Vijay Vijay - 2 months ago 14
C++ Question

why do we actually have virtual functions?

I am new to C++.

Could anybody tell me the difference between method overriding and virtual function concepts in c++.

The functionality of virtual functions can be over-ridden in its derived classes.
Redefining a function in a derived class is called function overriding.

why do we actually have virtual functions?

Answer

ABSTRACT

In this paper, we discuss virtual functions in C++. Part zero explains how virtual functions are declared and overridden. Part one attempts (and perhaps fails) to explain how virtual functions are implemented. Part two is a sample program that uses the example classes defined in parts zero and one. Part three is the classic animal example given in every virtual function - polymorphism tutorial.

PART ZERO

A method of a class is said to be virtual if and only if its declared to be so.

class my_base
{
public:
            void non_virtual_test() { cout << 4 << endl; } // non-virtual
    virtual void virtual_test()     { cout << 5 << endl; } // virtual
};

(Of course, I am assuming the programmer did not previously do anything like #define virtual.)

A class that redeclares and re-implements a non-virtual method of one of its bases is said to overload that method. A class that redeclares and re-implements a virtual method of one of its bases is said to override that method.

class my_derived : public my_base
{
public:
    void non_virtual_test() { cout << 6 << endl; } // overloaded
    void virtual_test()     { cout << 7 << endl; } // overriden
};

PART ONE

When the compiler detects a class has virtual methods, it automatically adds a virtual method table (also known as vtable) to the class' memory layout. The result is similar to what would have been generated from compiling this code:

class my_base
{
//<vtable>
// The vtable is actually a bunch of member function pointers
protected:
    void (my_base::*virtual_test_ptr)();
//</vtable>

// The actual implementation of the virtual function
// is hidden from the rest of the program.
private:
    void virtual_test_impl() { cout << 5 << endl; }

// Initializing the real_virtual_test pointer in the vtable.
public:
    my_base() : virtual_test_ptr(&my_base::virtual_test_impl) {}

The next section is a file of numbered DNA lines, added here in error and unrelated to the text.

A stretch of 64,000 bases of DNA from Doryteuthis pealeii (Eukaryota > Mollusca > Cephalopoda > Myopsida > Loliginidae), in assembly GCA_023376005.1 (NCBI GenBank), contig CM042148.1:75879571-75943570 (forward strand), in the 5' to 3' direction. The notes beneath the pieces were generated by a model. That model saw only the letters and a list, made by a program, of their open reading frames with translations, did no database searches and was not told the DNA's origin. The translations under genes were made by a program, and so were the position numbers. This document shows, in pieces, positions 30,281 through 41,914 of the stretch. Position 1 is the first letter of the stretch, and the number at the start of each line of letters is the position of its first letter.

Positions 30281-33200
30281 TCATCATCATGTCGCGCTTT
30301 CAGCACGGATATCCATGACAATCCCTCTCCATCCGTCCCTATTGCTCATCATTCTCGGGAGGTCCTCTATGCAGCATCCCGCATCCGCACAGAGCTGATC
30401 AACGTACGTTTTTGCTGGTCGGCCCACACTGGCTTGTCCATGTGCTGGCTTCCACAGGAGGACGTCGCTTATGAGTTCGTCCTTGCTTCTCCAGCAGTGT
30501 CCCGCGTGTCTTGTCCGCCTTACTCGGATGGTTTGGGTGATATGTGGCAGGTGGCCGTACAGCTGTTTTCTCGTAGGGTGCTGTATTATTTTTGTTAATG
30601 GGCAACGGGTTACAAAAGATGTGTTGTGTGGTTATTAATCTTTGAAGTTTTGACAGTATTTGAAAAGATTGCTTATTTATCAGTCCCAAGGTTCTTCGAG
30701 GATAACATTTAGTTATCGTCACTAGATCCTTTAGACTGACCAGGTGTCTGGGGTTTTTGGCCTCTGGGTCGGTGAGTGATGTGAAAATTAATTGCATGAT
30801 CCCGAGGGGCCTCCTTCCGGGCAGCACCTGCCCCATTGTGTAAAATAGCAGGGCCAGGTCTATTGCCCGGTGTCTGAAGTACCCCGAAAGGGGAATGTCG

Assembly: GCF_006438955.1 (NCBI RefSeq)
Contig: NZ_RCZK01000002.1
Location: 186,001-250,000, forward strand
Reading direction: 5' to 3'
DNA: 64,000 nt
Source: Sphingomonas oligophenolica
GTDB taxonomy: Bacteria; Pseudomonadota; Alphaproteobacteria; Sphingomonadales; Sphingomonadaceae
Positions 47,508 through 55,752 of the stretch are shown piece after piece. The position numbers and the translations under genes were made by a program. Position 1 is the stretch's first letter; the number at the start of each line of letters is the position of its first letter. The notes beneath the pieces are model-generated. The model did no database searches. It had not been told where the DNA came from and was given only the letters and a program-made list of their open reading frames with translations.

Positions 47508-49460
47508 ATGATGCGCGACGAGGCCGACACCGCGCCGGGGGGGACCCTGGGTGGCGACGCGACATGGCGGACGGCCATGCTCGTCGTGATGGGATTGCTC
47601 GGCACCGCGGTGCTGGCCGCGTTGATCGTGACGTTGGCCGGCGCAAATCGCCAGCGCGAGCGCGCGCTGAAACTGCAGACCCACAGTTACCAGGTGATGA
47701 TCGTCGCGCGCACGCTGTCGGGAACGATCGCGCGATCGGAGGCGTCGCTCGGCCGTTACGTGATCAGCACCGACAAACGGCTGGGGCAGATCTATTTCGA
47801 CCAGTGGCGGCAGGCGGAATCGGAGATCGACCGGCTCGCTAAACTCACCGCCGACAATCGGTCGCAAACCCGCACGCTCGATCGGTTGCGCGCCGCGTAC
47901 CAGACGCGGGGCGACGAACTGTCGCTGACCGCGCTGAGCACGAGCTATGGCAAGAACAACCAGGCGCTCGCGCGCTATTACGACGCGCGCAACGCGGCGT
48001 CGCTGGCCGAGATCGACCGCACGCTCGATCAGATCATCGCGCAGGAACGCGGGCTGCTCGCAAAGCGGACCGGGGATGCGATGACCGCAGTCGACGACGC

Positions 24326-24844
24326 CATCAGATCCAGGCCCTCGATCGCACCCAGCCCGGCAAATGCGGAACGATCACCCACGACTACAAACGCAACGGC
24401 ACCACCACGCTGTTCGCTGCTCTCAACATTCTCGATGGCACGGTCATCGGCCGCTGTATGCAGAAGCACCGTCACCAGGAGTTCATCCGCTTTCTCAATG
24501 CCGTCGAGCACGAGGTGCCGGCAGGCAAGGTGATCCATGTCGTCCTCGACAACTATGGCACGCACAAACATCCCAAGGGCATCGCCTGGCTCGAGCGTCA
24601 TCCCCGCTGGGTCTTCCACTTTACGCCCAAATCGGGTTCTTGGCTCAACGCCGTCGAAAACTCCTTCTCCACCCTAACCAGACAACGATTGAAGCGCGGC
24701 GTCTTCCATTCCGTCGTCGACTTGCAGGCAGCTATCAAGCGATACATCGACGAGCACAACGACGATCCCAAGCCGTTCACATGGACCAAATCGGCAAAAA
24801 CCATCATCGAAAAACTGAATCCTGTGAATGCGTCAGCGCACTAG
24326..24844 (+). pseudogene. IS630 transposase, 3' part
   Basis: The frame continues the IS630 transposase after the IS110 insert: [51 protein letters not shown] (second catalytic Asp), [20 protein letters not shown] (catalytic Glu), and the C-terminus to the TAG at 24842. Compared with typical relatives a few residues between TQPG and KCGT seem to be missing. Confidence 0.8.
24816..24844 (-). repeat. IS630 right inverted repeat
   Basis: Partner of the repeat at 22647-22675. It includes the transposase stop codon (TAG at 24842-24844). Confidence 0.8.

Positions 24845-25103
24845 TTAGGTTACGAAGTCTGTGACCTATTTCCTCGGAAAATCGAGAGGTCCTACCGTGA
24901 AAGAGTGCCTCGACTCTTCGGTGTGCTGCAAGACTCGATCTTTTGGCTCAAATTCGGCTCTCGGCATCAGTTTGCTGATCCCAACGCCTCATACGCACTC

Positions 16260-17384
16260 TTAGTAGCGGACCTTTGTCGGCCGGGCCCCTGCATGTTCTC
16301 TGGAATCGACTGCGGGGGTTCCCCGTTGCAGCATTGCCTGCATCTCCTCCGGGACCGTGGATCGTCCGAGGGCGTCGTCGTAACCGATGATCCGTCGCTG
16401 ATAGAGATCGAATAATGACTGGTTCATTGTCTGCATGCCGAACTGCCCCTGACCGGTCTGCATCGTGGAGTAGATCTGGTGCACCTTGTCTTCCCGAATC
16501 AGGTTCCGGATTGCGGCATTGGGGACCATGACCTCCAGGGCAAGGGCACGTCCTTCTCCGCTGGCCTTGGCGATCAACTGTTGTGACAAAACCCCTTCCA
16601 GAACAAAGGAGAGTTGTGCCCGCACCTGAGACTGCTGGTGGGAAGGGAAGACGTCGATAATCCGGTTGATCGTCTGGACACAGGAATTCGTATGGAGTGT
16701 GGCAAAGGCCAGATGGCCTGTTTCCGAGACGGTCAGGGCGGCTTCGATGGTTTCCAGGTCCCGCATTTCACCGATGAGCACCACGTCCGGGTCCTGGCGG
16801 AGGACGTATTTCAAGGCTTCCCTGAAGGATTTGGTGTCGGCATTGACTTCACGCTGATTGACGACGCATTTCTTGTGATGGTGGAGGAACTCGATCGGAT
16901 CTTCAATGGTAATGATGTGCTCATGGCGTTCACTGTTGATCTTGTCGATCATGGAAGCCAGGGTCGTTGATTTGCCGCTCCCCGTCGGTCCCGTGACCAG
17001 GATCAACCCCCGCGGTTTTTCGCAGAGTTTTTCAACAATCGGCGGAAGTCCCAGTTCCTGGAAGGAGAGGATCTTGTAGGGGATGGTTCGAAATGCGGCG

public:
    void non_virtual_test() { cout << 4 << endl; }
    // The interface of the virtual function is a wrapper
    // around the member function pointer.
    inline void virtual_test() { *virtual_test_ptr(); }
};

When the compiler detects a class has overridden a virtual method, it replaces its associated entry in the vtable. The result is similar to what would have been generated from compiling this code:

class my_derived : public my_base
{
// The actual implementation of the virtual function
// is hidden from the rest of the program.
private:
    void virtual_test_impl() { cout << 7 << endl; }

// Initializing the real_virtual_test pointer in the vtable.
public:
    my_derived() : virtual_test_ptr(&my_derived::virtual_test_impl) {}

public:
    void non_virtual_test() { cout << 6 << endl; }
};

PART TWO

Now that it's clear that virtual functions are implemented using vtables, which are nothing but a bunch of function pointers, it should be clear what this code does:

#include <iostream>

using namespace std;

class my_base
{
    public:
            void non_virtual_test() { cout << 4 << endl; }
    virtual void virtual_test()     { cout << 5 << endl; }
};

class my_derived : public my_base
{
public:
    void non_virtual_test() { cout << 6 << endl; }
    void virtual_test()     { cout << 7 << endl; }
}

int main()
{
    my_base* base_obj = new my_derived();

    // This outputs 4, since my_base::non_virtual_test() gets called,
    // not my_derived::non_virtual_test().
    base_obj->non_virtual_test();

    // This outputs 7, since the vtable pointer points to
    // my_derived::virtual_test(), not to my_base::virtual_test().
    base_obj->virtual_test();

    // We shall not forget
    // there was an object that was pointed by base_obj
    // who happily lived in the heap
    // until we killed it.
    delete base_obj;

    return 0;
}

PART THREE

Since no virtual function example is complete without an example with animals...

#include <iostream>

using namespace std;

class animal
{
public:
    virtual void say_something()
    { cout << "I don't know what to say." << endl
           << "Let's assume I can growl." << endl; }

    /* A more sophisticated version would use pure virtual functions:
     *
     * virtual void say_something() = 0;
     */
};

class dog : public animal
{
public:
    void say_something() { cout << "Barf, barf..." << endl; }
};

class cat : public animal
{
public:
    void say_something() { cout << "Meow, meow..." << endl; }
};

int main()
{
    animal *a1 = new dog();
    animal *a2 = new cat();
    a1->say_something();
    a2->say_something();
}
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